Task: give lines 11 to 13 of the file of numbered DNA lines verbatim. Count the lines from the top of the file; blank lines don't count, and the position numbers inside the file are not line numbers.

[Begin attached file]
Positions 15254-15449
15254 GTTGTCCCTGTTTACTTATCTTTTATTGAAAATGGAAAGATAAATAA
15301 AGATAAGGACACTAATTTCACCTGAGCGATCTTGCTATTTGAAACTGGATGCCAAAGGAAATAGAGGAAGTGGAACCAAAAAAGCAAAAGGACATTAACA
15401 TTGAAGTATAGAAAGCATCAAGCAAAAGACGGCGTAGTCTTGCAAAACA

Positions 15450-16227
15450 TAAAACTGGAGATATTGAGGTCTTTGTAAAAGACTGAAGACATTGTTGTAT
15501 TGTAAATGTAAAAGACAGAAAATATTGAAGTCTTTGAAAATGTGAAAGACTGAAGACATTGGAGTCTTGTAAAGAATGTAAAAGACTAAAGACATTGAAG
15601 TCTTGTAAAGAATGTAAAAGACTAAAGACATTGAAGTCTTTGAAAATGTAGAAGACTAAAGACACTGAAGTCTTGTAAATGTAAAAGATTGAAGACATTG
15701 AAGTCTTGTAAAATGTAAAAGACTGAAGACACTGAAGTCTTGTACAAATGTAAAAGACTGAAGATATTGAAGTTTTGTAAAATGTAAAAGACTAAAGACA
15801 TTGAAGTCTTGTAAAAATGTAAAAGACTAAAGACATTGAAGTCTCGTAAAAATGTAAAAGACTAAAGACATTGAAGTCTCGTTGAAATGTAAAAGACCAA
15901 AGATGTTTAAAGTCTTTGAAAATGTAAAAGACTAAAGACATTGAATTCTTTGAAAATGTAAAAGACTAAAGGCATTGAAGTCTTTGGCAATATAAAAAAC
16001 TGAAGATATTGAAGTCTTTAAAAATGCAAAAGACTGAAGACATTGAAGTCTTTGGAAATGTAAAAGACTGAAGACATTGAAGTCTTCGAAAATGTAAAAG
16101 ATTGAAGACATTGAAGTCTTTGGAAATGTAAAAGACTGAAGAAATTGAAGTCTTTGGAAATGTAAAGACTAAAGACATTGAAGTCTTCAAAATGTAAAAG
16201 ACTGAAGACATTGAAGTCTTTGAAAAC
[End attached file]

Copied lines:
15901 AGATGTTTAAAGTCTTTGAAAATGTAAAAGACTAAAGACATTGAATTCTTTGAAAATGTAAAAGACTAAAGGCATTGAAGTCTTTGGCAATATAAAAAAC
16001 TGAAGATATTGAAGTCTTTAAAAATGCAAAAGACTGAAGACATTGAAGTCTTTGGAAATGTAAAAGACTGAAGACATTGAAGTCTTCGAAAATGTAAAAG
16101 ATTGAAGACATTGAAGTCTTTGGAAATGTAAAAGACTGAAGAAATTGAAGTCTTTGGAAATGTAAAGACTAAAGACATTGAAGTCTTCAAAATGTAAAAG